3. What protective clothing or equipment would help? Gloves, sleevelets, and long aprons. These need to resist heat and grease to at least 400º F for anyone working with fryers. 

Other PPE Considerations

PPE should be appropriately cleaned and maintained and should properly fit the employee using it. A PPE program should be implemented that addresses hazards and the selection, maintenance, and use of PPE. It should also include employee training and monitoring to ensure it is effective. 

Training should teach employees on the proper use of PPE, such as…

  • When PPE is needed
  • What PPE is necessary
  • How to put PPE on, adjust it, wear it, and take it off
  • The limitations of PPE
  • Proper care, maintenance, useful life, and disposal of PPE 

The proper use of PPE will protect your greatest assets – your employees, minimize injuries, and lower insurance costs.  

Another Way to Save on Restaurant Insurance

Another way to lower your Restaurant Insurance costs is to work with an agency – like American Insuring Group - specializing in Restaurant insurance. Our independent agents will compare your insurance cost with several companies to ensure that you pay the lowest price for your coverage.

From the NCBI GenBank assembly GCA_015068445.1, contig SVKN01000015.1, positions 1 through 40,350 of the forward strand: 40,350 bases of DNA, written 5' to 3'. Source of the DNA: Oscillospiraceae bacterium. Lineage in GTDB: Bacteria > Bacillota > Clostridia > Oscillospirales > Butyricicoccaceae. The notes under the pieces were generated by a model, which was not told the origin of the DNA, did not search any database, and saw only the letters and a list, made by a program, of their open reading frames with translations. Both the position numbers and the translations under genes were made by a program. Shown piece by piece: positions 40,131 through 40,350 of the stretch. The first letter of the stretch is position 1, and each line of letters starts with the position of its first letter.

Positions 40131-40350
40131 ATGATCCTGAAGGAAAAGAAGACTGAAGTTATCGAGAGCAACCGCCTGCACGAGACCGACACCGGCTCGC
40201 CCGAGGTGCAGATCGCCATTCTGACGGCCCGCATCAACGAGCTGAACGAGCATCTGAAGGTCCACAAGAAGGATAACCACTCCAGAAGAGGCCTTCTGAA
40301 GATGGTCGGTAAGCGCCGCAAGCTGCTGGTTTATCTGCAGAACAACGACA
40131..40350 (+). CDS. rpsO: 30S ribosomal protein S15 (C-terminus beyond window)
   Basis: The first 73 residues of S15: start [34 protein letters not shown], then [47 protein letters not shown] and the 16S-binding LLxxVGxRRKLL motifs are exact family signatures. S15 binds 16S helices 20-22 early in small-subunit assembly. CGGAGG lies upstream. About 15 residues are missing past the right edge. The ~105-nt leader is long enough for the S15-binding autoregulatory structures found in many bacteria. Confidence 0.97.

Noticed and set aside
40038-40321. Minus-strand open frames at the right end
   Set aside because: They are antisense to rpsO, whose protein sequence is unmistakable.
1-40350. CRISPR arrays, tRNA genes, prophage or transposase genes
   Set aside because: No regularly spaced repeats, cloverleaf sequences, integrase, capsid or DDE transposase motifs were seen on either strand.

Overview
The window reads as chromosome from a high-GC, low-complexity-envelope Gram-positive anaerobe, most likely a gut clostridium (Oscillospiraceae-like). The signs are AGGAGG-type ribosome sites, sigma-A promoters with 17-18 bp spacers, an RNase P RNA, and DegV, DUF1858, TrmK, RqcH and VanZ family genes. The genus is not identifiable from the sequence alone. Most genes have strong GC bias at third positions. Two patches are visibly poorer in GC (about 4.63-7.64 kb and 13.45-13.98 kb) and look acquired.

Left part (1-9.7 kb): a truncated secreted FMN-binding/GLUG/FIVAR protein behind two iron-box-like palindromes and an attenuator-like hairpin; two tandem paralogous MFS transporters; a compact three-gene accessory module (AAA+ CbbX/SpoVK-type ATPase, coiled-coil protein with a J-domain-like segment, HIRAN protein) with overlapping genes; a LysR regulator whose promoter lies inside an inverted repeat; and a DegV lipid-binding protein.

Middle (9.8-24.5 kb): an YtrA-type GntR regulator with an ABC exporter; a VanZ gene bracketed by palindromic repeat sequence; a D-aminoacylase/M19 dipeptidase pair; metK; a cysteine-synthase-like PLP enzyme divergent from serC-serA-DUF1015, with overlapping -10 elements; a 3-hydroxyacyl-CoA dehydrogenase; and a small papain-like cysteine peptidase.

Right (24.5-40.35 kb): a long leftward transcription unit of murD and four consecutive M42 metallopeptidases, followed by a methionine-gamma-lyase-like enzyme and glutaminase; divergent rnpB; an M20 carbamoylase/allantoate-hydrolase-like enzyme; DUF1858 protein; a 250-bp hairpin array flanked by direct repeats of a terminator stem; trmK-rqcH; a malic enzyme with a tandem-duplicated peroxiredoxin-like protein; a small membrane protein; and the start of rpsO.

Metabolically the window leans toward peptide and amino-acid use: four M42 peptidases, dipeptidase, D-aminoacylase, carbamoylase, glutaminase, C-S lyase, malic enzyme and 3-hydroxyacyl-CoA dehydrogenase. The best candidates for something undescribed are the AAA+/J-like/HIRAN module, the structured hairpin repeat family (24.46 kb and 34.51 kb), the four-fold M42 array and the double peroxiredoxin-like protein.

Give us a call today at (800) 947-1270 or (610) 775-3848 or connect with us online for a free Restaurant Insurance quote! 

Tags: Restaurant Insurance, workers comp costs, Restaurant Safety, Restaurant Insurance Costs

Reduce Workers’ Comp Costs With Exoskeleton Technology

Posted by David Ross on Sat, Mar 06, 2021

Lower Your Workers’ Comp Insurance Costs in Philadelphia, Erie, Pittsburgh, Lancaster, Allentown, PA and Elsewhere With Exoskeleton Technology .Would you be surprised to discover that technology used in sci-fi movies, such as Iron Man, could actually help reduce your Workers’ Compensation Insurance costs? In the film, Tony Stark builds an armored suit that allows him to save the world – more than once. The armored suit is a souped-up version of exoskeleton technology, which some businesses are now using to avoid workplace injuries and help injured employees return to work faster.